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Volume 57 / Social Sciences


RANSFORD W. PALMER, Professor of Economics, Howard University

THE LITERATURE REVIEWED FOR HLAS 57 reflects a preoccupation with three major issues: structural adjustment, economic integration, and privatization. The 1980s was the decade of structural adjustment. This process was and is driven by the rationale that these small foreign trade-dependent Caribbean countries must become more competitive if they are to survive in an increasingly competitive world. It has been an agonizing process for both policy makers and the people.

The books reviewed seem to be unanimous in their conclusion that structural adjustment has had a negative effect on the welfare of the region’s population (items bi 97008094, bi 95019306, bi 95019325, bi 95018938, bi 96003610, and bi 95018936). Yet it could be argued that the absence of structural adjustment would have had an even more devastating effect as the main commodity exports of the region are replaced by skill-intensive products from more efficient producers. The resentment engendered by those whose welfare has been negatively affected has been heightened by the externally imposed character of the adjustment and the apparent loss of national sovereignty to the international arbiters of structural adjustment: the International Monetary Fund and the World Bank.

While structural adjustment is viewed as having a negative impact on welfare, privatization, which is part of the adjustment process, is viewed positively as an engine of growth (items bi 95019271, bi 95018945, bi 95019303, bi 95019315, bi 95019279, and bi 95019309). It is reasonable to say that the growth in the number of publications analyzing the role of the private sector is itself a measure of the progress of structural adjustment.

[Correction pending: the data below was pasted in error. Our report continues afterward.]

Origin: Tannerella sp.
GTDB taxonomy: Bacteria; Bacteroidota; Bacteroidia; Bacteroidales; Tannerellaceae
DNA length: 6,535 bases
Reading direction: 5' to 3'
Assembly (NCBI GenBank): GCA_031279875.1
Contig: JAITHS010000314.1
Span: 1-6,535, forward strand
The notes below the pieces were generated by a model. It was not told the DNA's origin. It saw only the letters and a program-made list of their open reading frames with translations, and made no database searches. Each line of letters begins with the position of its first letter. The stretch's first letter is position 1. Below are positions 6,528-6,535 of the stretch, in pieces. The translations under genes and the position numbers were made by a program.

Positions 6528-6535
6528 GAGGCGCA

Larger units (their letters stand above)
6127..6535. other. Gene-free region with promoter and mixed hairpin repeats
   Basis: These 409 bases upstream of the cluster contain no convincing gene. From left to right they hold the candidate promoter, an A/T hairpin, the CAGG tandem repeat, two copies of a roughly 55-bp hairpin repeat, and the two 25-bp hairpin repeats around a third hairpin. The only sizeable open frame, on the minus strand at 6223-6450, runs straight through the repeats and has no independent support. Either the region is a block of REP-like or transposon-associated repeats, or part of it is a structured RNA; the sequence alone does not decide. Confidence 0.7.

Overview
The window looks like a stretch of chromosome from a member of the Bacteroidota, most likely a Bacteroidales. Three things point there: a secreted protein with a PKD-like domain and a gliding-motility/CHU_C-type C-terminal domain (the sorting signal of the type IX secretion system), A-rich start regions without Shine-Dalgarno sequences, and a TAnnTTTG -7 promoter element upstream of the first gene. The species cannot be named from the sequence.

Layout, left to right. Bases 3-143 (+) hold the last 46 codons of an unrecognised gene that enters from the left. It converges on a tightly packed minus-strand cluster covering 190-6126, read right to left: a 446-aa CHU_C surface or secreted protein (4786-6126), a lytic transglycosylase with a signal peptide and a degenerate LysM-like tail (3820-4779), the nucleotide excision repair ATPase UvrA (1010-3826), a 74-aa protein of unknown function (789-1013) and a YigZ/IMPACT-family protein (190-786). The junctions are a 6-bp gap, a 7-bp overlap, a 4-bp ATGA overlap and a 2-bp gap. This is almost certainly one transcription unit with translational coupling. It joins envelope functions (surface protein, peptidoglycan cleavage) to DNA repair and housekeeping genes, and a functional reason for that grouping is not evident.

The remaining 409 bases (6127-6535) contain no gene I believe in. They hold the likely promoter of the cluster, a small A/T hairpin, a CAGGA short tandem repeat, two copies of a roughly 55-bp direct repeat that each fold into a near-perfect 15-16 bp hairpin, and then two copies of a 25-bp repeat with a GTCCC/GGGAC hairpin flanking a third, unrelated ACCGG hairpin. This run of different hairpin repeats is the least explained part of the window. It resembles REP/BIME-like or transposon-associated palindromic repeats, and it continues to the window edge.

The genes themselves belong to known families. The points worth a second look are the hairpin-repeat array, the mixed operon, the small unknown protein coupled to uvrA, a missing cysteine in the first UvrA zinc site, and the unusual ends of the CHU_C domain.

Among the Commonwealth Caribbean countries the subject of economic integration has received a great deal of attention. Although this topic has been a part of the literature for the past 30 years, today it has acquired a tone of urgency in the face of rapid changes in the world economy such as the creation of large trading blocs and the changing technology of the production process (items bi 94008443, bi 95019281, bi 95019300, and bi 95018937). Despite this urgency, some member countries continue to vascillate because of the uncertain impact on their economies of a common external tariff.

The principal objective of regional integration is to improve efficiency and, therefore, competitiveness. Central to this objective is the improvement of worker productivity requiring greater investment in human and physical capital. It is argued that monetary integration could play an important role by improving efficiency of regional allocation of capital (item bi 96003618). But if labor productivity is to benefit fully from capital mobility, labor must also be able to move freely. Unfortunately, the labor mobility remains largely an issue of debate, and has yet to make the passage to a point of policy. As a consequence, there is a tendency for workers to move to the US where they can be more productive.

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